Sunday, June 29, 2008

Two Buildings, Three Pictures

On the way home from Greece I crossed the Bosphorus from Harem to Eminonu just after sunrise. Here is a picture I took of Kiz Kulesi, (Princess or Girl's Tower). I'm quite proud of this one. That's part of the business district of Istanbul in the background.

And, (in my opinion) the most under-rated building in Istanbul, the Sirkeci Train Station--built specifically to wow visitors arriving on the famed Orient Express. I think this building might be my favorite in the city. The Orient Express only pulls into this station once a year now, (usually in the spring), but crowds of people go down to welcome it.

Unfortunately, these days the old interurban train runs from this station. Instead of glamourous intercontinental travelers, the train is filled with gypsies and low income Istanbulites, (and sometimes curious Canadians).

Old men and young boys go from car to car selling cheap super glue, pens and plastic toys. Mel and I got a little plastic devices that juice lemons once. They really work wonders.

Sometimes the doors don't close properly. The windows get jammed open in the winter and jammed closed in the summer, but the route it takes along the seaside is beautiful.

All trains heading to Europe also leave from this station.

Samos, Greece!

Last September, Mel and I went on a trip to Samos, Greece. It’s just an hour from Turkey, and we went partly to renew my visa and partly to get a taste of Greece.
Mel wrote a great entry about how I almost sent her to a Turkish prison here in her blog if you missed it. (Ok not really.)
Last week, needing another visa and not really keen on Bulgaria, I went back to Samos again. It wasn’t quite as fun without a sister there to listen to my corny comments and lame jokes, but it was a nice getaway.
I swam in the Aegean, OD’d on that fantastic lemon yogurt they sell over there and ate the “forbidden white meat”. Yummy!

Go away kid. Get your own fantastically delicious gyro!
I guess to pick two highlights I would have to say No. 1 would be stumbling across this church in Pythagoras. The inside was your usual Greek Church décor, crammed with icons, intricately carved chairs and more icons, hardly giving your eye a place to rest.
But the real reason this place was a highlight was because several monks were sealed away from the public area by a partial wall. You couldn’t see them, but you could hear them and their voices easily cleared that wall and them some. I sat for a long time listening to them sing and chant, their voices were strong and soothing and the way they sang was very relaxing and also, very touching.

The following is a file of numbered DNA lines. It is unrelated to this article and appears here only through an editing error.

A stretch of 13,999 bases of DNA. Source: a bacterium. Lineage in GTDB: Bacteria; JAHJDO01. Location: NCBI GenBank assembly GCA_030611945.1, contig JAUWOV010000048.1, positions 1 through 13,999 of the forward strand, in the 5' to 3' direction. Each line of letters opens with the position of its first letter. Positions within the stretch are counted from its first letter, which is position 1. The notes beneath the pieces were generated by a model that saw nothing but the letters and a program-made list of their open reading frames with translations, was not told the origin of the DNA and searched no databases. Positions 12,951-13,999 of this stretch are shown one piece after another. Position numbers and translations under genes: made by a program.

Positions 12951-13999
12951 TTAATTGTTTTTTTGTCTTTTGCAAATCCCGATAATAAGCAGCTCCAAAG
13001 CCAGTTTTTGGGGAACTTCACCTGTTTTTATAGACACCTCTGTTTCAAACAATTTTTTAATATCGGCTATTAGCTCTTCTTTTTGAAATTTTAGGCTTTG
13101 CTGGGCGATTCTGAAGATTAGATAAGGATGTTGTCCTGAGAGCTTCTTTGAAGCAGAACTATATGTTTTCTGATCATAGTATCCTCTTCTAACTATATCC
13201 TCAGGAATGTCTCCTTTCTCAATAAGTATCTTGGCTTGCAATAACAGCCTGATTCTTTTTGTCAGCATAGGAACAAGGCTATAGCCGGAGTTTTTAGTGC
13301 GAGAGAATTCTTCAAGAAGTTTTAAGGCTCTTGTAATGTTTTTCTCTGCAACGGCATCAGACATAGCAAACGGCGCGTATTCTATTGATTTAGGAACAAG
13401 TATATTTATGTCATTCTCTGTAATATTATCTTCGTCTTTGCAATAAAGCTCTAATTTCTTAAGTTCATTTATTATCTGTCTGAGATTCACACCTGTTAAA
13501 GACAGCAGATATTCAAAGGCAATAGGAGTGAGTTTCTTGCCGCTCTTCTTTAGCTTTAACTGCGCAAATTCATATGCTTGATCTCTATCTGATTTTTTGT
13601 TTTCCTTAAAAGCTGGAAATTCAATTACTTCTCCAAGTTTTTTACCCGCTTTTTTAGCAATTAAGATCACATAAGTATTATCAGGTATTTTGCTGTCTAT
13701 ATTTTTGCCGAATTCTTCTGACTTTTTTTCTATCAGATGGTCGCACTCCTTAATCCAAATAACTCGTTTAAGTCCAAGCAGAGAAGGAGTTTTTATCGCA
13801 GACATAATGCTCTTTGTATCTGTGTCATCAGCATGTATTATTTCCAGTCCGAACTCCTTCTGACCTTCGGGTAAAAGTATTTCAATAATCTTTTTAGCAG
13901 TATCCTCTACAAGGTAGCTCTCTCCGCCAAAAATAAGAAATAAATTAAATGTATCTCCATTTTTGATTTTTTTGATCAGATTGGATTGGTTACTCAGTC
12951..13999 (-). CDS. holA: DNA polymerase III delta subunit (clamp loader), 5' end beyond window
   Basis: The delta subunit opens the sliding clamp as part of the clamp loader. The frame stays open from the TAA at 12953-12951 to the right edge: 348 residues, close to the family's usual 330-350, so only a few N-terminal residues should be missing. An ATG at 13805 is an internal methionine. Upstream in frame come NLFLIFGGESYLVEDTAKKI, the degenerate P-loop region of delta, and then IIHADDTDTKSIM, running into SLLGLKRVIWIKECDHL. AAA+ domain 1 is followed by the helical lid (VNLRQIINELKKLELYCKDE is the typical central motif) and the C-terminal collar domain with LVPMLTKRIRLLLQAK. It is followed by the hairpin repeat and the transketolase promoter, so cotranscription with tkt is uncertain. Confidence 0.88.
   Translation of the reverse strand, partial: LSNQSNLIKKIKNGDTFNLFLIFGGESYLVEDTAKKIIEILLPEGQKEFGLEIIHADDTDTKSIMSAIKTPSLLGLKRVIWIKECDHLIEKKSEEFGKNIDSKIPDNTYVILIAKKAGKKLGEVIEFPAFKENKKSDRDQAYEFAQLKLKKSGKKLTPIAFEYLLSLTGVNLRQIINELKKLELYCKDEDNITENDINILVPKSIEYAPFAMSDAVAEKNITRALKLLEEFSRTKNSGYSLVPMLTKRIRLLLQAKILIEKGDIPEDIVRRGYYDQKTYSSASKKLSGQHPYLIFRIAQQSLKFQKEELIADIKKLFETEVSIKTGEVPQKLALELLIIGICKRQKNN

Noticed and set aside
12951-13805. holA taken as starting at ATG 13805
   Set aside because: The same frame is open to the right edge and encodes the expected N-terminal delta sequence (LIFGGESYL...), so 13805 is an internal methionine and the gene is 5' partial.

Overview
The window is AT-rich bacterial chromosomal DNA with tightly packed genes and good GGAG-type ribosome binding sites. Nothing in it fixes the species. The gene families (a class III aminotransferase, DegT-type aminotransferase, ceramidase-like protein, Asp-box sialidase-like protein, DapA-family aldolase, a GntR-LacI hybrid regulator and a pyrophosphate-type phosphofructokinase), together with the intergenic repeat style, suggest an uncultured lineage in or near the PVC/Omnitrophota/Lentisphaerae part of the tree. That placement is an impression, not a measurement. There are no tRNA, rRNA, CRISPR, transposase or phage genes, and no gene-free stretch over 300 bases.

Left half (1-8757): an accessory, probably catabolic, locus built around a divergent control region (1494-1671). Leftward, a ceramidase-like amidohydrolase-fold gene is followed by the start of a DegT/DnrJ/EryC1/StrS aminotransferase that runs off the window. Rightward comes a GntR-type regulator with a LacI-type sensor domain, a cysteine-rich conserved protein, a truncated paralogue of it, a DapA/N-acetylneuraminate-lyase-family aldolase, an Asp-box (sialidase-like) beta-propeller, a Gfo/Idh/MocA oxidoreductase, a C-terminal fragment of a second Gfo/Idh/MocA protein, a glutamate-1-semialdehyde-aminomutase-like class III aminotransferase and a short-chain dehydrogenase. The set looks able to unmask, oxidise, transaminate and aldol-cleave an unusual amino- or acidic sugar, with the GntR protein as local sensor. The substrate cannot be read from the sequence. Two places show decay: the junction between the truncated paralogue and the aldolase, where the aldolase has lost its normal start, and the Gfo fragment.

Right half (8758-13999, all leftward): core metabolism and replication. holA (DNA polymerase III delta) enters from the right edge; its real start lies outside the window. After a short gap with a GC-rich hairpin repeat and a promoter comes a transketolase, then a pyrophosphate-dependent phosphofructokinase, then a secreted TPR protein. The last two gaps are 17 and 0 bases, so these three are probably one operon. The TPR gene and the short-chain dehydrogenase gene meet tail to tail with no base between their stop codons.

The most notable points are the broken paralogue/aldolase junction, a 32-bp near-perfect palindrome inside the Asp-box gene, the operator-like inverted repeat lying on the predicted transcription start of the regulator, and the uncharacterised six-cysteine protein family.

Then a guy came and kicked me out. One o’clock siesta!
Hello! The main shopping street at  1pm!
The second thing I found fascinating were these weeds. I noticed them on the bus ride back from Pythagoras. They covered the hills and roadside. Of course I walked forever in the heat looking for these, only to find some a few meters towards the beach from my hotel. 
A little searching on the Internet led me to Poison Hemlock. Eek! Deadly stuff!
“Be wary of this plant--0.5% by weight is enough to kill a person, and people have died from eating as few as 8 leaves--but consider that most of us have probably picked it as children, mistaking it for Queen Anne's Lace.”
Queen Anne’s Lace! Whew! My weeds have a dark red flower in the middle, a sure fire way to know your dealing with the safe stuff. False alarm!
All in all it was a very relaxing nice break from the chaos of Istanbul. Got back home with very little drama, although the woman who stamped my passport on the way into Turkey was the same one who busted me on the way out last time! 

Friday, June 27, 2008

Don't Forget The Maps and The Martinis!

A few people have asked about the title - 3 Beekman Place.

I love the movie Auntie Mame. When Mame finally returns to her New York apartment after several years of traveling the world she exclaims...

"Oh my Beekman Place apartment! No matter how far I go or how long I've been gone, it just sits and waits for my return!"

3 Beekman Place is her apartment address.

Obviously I'm not an independently(ish) rich, New York city socialite, so my "3 Beekman Place" will have to be virtual.

Free Stuff!